Change management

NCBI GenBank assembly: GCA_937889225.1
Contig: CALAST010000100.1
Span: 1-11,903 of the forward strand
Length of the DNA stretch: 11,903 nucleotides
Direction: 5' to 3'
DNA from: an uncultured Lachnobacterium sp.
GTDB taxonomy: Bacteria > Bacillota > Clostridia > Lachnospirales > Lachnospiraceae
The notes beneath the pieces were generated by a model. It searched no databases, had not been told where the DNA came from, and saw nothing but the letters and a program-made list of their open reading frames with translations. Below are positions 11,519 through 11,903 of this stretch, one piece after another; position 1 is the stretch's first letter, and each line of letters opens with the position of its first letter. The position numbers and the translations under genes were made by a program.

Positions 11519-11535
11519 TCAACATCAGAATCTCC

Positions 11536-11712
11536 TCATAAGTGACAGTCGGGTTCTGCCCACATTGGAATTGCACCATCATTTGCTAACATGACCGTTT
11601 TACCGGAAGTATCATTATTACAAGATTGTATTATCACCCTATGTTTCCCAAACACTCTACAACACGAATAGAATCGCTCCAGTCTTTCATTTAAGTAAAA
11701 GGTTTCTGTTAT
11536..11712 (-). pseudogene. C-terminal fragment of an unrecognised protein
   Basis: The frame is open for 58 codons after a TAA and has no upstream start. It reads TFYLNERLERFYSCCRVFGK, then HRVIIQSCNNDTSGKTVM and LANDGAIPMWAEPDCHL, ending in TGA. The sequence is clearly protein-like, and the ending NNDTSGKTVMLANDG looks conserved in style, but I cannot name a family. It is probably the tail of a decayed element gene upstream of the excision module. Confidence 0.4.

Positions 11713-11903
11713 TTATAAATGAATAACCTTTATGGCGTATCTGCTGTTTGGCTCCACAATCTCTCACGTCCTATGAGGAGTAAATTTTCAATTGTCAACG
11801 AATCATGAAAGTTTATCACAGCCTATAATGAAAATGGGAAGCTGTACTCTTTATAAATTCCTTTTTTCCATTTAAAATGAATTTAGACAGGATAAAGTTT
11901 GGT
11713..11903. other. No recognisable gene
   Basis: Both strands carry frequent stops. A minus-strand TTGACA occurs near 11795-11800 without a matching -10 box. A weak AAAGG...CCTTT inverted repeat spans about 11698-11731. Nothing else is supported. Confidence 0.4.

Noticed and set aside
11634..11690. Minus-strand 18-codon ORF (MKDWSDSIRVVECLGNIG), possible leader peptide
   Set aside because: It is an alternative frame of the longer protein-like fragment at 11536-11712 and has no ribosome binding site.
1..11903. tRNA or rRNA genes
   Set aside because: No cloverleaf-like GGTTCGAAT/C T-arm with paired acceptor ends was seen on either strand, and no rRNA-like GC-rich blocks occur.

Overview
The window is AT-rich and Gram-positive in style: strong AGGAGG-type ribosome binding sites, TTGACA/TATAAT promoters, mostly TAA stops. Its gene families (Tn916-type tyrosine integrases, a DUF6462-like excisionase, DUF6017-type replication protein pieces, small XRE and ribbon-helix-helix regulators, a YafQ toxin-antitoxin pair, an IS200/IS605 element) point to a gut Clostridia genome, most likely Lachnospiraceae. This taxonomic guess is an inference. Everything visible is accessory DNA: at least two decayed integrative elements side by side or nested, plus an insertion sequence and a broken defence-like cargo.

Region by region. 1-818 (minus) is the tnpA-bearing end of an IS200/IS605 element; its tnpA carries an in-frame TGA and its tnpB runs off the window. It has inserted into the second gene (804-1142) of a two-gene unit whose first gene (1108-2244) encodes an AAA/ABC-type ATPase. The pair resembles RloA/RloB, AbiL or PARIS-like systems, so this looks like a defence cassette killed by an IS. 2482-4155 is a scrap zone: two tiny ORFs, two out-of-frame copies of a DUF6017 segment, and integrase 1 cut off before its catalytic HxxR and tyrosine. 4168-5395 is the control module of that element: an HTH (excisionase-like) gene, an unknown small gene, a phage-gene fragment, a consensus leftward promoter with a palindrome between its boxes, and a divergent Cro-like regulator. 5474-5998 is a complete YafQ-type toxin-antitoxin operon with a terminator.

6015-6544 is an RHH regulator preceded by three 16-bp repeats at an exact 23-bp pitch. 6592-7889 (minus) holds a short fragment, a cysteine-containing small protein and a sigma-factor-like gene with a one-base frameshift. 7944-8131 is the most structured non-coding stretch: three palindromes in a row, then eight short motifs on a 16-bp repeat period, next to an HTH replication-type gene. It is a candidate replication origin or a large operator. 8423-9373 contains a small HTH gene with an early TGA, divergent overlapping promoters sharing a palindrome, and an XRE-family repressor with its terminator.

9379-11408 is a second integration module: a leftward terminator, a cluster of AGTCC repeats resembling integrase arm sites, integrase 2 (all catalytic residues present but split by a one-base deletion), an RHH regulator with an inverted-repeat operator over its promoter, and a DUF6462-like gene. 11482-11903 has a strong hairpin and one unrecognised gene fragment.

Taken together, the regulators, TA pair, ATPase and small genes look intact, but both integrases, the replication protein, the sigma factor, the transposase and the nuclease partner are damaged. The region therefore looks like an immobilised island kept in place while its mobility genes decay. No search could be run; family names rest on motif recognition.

first_imgChange managementOn 18 Apr 2000 in Personnel Today Related posts:No related photos. Outsourcing is set to change the nature of the personnel profession, with ashift in focus from service provision to partnership nurturing. But what kindof skills will professionals need to succeed in this brave new world of HRShivers went through the HR world at the recent news that BP Amoco isoutsourcing virtually the whole of its personnel function, involving thetransfer of up to 350 staff. The £370m five-year deal – by far the biggest ofits kind – is a gamble both for the company and US provider Exult, which nowhas little more than a year to start showing results.That is a tall order for a new entrant to the market with no track record.But through an aggressive use of web technology, which long-established UKoutsourcing companies have been slower to take advantage of, BP Amoco isbetting it will succeed in yielding significant cost savings and serviceimprovements.In that case the scepticism employers have traditionally felt aboutoutsourcing could dissipate and other companies would be encouraged to followsuit. BP Amoco is only one of at least half a dozen major concerns said to haveplans in that direction, and a trend also shows signs of developing in thepublic sector, with Lincolnshire local authority following Westminster byoutsourcing its entire HR function last year.But if deals of this size become common, where does that leave HR as aprofession? Concerns have been voiced that when training, recruitment, legal advice andother mainstream personnel activities come to be treated on the same level aspayroll and pensions, the function will be fatally downgraded. Far frombecoming ever more central to a business, as many have been urging, the averageHR professional will eventually be marginalised.Not so, say many experts, who argue that the need for HR in organisations isin no way diminished by outsourcing administration functions. On the contrary,the more of the day-to-day tasks that can be handled by third parties, theeasier it will be for HR to provide the kind of strategic advice organisationsneed to work effectively. Meanwhile, those who work for outsourcing companieswill enjoy varied challenges and opportunities for development that are notalways available in the HR departments of large organisations.In effect, outsourcing can be seen as cementing a split between these twoarms of HR. “It could change the nature of the profession,” declaresMarta White, managing director of search firm DS Wolf International.”Administration can be 80 per cent of the burden and without that hasslethere will be opportunities for those who are more strategically oriented tobring their expertise to organisations.”She adds, however, that HR departments will increasingly be charged withmanaging outsourcing contracts, a role which many think will require new skillsand competencies.David Koch, European leader for HR sourcing at PricewaterhouseCoopers, says,”You are establishing a partnership with the organisation, not a service,so you will need a different kind of person, someone who is focused on managingrelationships rather than handling transactions. It doesn’t take a lot of thosesorts of people but it needs to be someone with clout.” Koch says he often hears stories of chief executives asking why they need anHR department at all, but argues that there still has to be someone in thecompany who understands its culture and internal workings. To deliver services effectively,the outsourcing partner will often need internal change to take place in theclient organisation – something it is not equipped to handle.”If we are having difficulty delivering services, we need to sit downwith the client to learn what issues they are facing and how we can help themmeet those needs,” he says. “There also has to be someone in theorganisation who knows where to go for talent and understands where the bestperformers come from. That is something the outsourcing organisation will takeyears to understand.”At Penna HR Consulting, chief executive Suzie Mummé believes that in thefuture there will be more competition for fewer HR roles. “HR will have toidentify the best companies to work for, with enlightened CEOs who see them asa partner not as a processor,” she says. “Then they will have todevelop an ability to manage strategic initiatives in such areas as resourceplanning, operational excellence, and leadership issues.”Be selectiveInstead of outsourcing non-core competencies to a variety of specialistagencies, Mummé sees the HR professional of the future developing strongrelationships with just a few, who themselves will have fewer clients. Butthese experts will be unlikely to understand the culture of the organisation,so HR will need to adopt a partnership mentality, being more open to get thebest out of them. Influencing and conflict management skills will be importantas well, which means developing gravitas and credibility.To be useful as strategic advisers, Mummé says HR professionals also need tospend time studying trends and best practice, for instance, by picking up thelatest thinking from gurus, establishing networks with peer groups andresearching the market for the best providers.To the board of a company, outsourcing might seem an attractive way ofachieving cost savings, quality and flexibility. The ideal is a deliveryservice that can be ramped up quickly and then turned off when the requirementis satisfied. But the need to have HR controlling and monitoring the deliveryof strategic objectives will always remain.For instance, an HR director who is closely in touch with the provider of anemployee assistance programme might learn a lot about the effects of changesbeing carried out in the organisation, information not necessarily availablefrom other sources, points out Philip Sanders, managing director of EAPprovider PPC.”A company that is downsizing or regionalising faces a huge potentialimpact,” Sanders says. “We would monitor the phone calls comingthrough and advise HR if we are getting significant numbers of complaintsconcerning the effects on employees’ health as a consequence of thesechanges.”Contract management, however, is a competence most HR departments lack,argues Colin Carmichael, partner at Organisation Consulting Partnership.”That’s a real issue for companies, because unless they can managethird-party providers they will have big problems in the future,” he says.”They need to be careful at the outset that they don’t find themselves ina contract that ultimately delivers more benefit to the provider than to thecompany doing the outsourcing.”HR will also have to work to convince other departments in the organisationthat it has something to offer, Carmichael believes. “A lot of linemanagers want the basics done well and may not have an expectation of muchbeyond that. The personal credibility of senior players in HR is to add valueto the company, and outsourcing will help by giving them the space they need tobe strategic.”If outsourcing becomes the norm, one major effect will be that HRprofessionals will be less likely to follow careers in organisations operatingin specific sectors. Instead they will be employed by outsourcing providers,handling a range of different accounts.That may be a cause for concern for some, but from the perspective ofoutsourcers themselves there are obvious advantages. Alison Humphries, directorof Barkers Norman Broadbent (BNB) Outsourcing, says, “It provides muchgreater opportunities. With an outsourcing partner the role of HR professionalsbecomes central rather than peripheral. Instead of being regarded as being ofdoubtful value they will find themselves an essential fee-earning part of theirbusiness.”Nor need HR staff being transferred to another company necessarily feel theyare being dumped, Humphries says. In her experience, employers putting out totender are usually keen to ensure that the outsourcing partner can provideoutgoing staff with good career development opportunities.Similarly, at Rebus HR Services, personnel services director Michelle Walkerpoints out that outsourcing gives HR professionals a more varied andchallenging agenda. “We are servicing more than 110 clients for personnelservices across a range of services, including financial services, educationand manufacturing. My staff act more as consultants, which gives them thechance to become much more rounded in their skills. And when they choose toprogress, their CVs will be much broader as a result.”Get wiredTechnology is a major element in managing outsourcing relationships andthose who use it effectively are likely to gain an advantage. A key factor inthe BP Amoco deal with Exult is the provider’s emphasis on the Internet andcompany intranets as a communication channel for employees. Systems that enablestaff and managers to enter data automatically reduce labour and makeoutsourcing easier.This focus has been less evident in the UK but the potential is beginning tobe recognised. For instance, Collinson Grant Consultants offers an”extranet” service where the HR director can log on to a privatenetwork and look at all the phone traffic between outsourcing consultants andcompany managers. CEO Andrew Collinson says, “They might want to see howmany tribunals are on the go and then look at the results, analysing sites bythe number of calls. They can also see the notes typed by consultants duringthe conversations. That enables them to get a feel for all the issues.”The effective use of such methods is an area HR must seek to develop, arguesTerence Brake, president of TMA. He believes the profession will continue to bedriven by the traditional competencies of handling people and talent, but willtake a big leap when these are interfaced with technology.”The real breakthrough will come when there is a far strongerpartnership between HR and IT,” he says. “Some say these should bethe top two objectives of any organisation. I would take that further by sayingthey should not be separate objectives – the focal point must be on globalcompetitiveness, and the interface with IT people is essential to achievingthat.”Brake continues, “I believe there will be a big shakedown in the HRcommunity, and those who remain will be those who have the thinking agility tounderstand the business issues.”People who come into HR will be quite different. The trend tooutsourcing will continue but at the same time business executives will beaware of much clearer value propositions from what remains in HR. And it willbe up to HR professionals to define very clearly what that is in eachindividual company.”Gain flexibilityAt the strategic level a key HR role will be to strive for flexibility andadaptability, Brake believes. He cites the case of Intel, which suffereddamaging delays over bringing a much-heralded new chip to market last year andrealised it had lost sight of its customers.”Intel understood that it had fallen into the trap of spending too muchtime fine-tuning products and forgetting about its customers” needs,”Brake says. “An outsourcing agency cannot address that because it doesn’tknow your business like you do. The HR person has to be the one that spots theproblem and says we must quickly shift to a new mindset.”But that change of strategy can be on a day-to-day basis and HR directorshave to stay alert, he says. Brake remembers visiting the museum in Mount StHelens in Oregon, where a volcano erupted spectacularly in 1980. There he cameacross a quote from the local sheriff, who said the authorities were totallyunprepared for a disaster on that scale.”The sheriff said they had to act as though they were trying to build aboat and row it at the same time,” says Brake. “With the pace ofchange as fast as it is, that is the kind of situation HR people willincreasingly find themselves in.” Previous Article Next Article Comments are closed. last_img read more